Ashley Wijangco: “I’m a diehard Bulls fan who was born in 1995, so I missed out on the franchise’s greatest moments. By the time I could remember anything, Michael Jordan had left, and the Bulls sucked. Nowadays, I often schedule my life around NBA games. But there was a time when I’d only watch basketball at one time of the year. Growing up, my family didn’t have cable. So, for a long time, the only basketball I watched was the NBA Finals. Because of that, my earliest NBA memories are of Kobe Bryant and the Lakers in the Finals during the early 2000s. If not for Kobe, I wouldn’t be a basketball fan.”

Eric Peterson: “My love for the Bucks was established at a young age, but that love quickly matured into a league-wide obsession. Our generation has been the one to shout “Kobe!” when throwing crumpled-up paper at a trash can from across the room. I never made many of these, but when I did, I would always look around the room in celebration as if I’d just accomplished something big. Whether you remember the 81-point game, his championship glory, or 60 final points in his final game, he has been and will always be an inspiration for us all.”

Charles Allen: “On December 20th, 2005 Kobe torched the Mavs for 62 points in three quarters. The Mavericks themselves had only scored 61 going into the fourth quarter. I remember watching the game at my home completely devastated how badly he was beating my team, and at the same time in awe of how easy he made it seem. That was Kobe though, on any given night he could light it up and it didn’t matter if you were a fan or not, you respected his game.”

Chris Morrison: “When I was 9 years old, I hadn’t regularly watched NBA Basketball before. The first game I really sat down to watch was when the Blazers played the Lakers in the 2000 WCF. The play that got me hooked to basketball was the Kobe alley-oop to Shaq. From that moment on, I was hooked on the NBA.

But the most fond Kobe moments for me were his overtime takeover in the 2000 Finals, his travels back and forth from Colorado, and the amazing games he played while coming back. His 40-point stretch in January-February of 2006, 81 obviously, his ability to go to three straight finals after everybody left in ’08, ’09 & ’10. The narrative on Kobe was at its very lowest after the Heat won the 2006 NBA Finals. Shaq had won his 4th ring and Kobe was by himself in LA, but Kobe then won the MVP in ’08, then won the ’09 title over Orlando and 2010 in one of the greatest finals of all time.

After those runs, I gained every ounce of respect for Kobe. As a young Spurs fan I hated him, but once he won his 5th title, there was nothing but respect from me. His continual work ethic and his ability to come back from a torn Achilles was also something I’ll always remember. I thought his career was over after 2013, but his ability to come back at such an older age is something I hold when I’m going through a sick time. Kobe to me was something representative to us all, in the sense that we can all work hard to achieve the results we want. If we want it, we can work for it like Kobe. That possibility is always available, we just have to find the inspiration to do so.”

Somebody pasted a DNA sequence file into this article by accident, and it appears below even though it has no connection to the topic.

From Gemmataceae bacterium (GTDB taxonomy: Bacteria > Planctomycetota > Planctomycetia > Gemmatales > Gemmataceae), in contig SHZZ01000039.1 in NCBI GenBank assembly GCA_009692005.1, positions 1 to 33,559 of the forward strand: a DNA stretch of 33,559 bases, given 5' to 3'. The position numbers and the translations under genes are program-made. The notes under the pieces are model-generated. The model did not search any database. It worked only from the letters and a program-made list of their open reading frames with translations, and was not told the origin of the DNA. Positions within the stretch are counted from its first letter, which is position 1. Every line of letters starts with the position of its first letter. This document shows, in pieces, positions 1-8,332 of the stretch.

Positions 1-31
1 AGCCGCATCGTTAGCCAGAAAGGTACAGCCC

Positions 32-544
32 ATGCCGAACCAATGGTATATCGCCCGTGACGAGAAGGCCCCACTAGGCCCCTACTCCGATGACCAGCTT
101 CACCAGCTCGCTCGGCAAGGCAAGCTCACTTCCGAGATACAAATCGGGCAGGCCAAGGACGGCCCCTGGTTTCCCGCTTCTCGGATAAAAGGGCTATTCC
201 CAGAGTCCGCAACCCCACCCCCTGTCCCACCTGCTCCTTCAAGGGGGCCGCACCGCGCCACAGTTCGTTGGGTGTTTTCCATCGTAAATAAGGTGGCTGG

Walyd Mekki-Berrada: “Anyone who grew up watching basketball in the 2000’s was inspires by Kobe Bryants relentless work ethic and amazing play. As a Celtics fan, Kobe was a rival who gained the respect of all. I remember watching the 2010 NBA finals, terrified knowing he could score anytime he touched the ball. I will never forget his last game at the TD garden where he torched the Celtics down the stretch on their home court. Kobe was a genius on and off the court and his passing is a tragedy not only for basketball, but for humanity as a whole. Our sincerest condolences to the Bryant family and everyone involved in the terrible accident.”

Kyle Easter: “As a lifelong Kings fan, most of the memories I have of Kobe are devastating and heartbreaking… but today… today has been the most devastating and heartbreaking moment by far. Way too soon, a legend in everyone’s eyes. Rest In Peace Kobe and Gianna”

Cam Johnson: “If you know me personally, you know I’ve dealt with a fair share of struggles. I battled mental health issues throughout my high school career. Bouts with depression, anxiety made everyday activities hard. I’d look to basketball for therapy. I loved to look through old clips, old box scores, old games, players, and comparisons between multiple players. I found myself watching the 81-point game over and over again. If you watch that game, the Lakers were down as much as 20 and he just didn’t let himself lose. He scored 55 in the second half, willed the ball in with each fadeaway, three-pointer, and drive to the rim. Mamba Mentality. That’s the phrase. Every time I felt down, or out, or lost, or defeated, I’d watch that game, and say over and over in my head, Mamba Mentality. His drive and passion drove me to push through. I love you Kobe and thank you. Prayers to the family, everyone involved. Gianna and Kobe will never be forgotten.”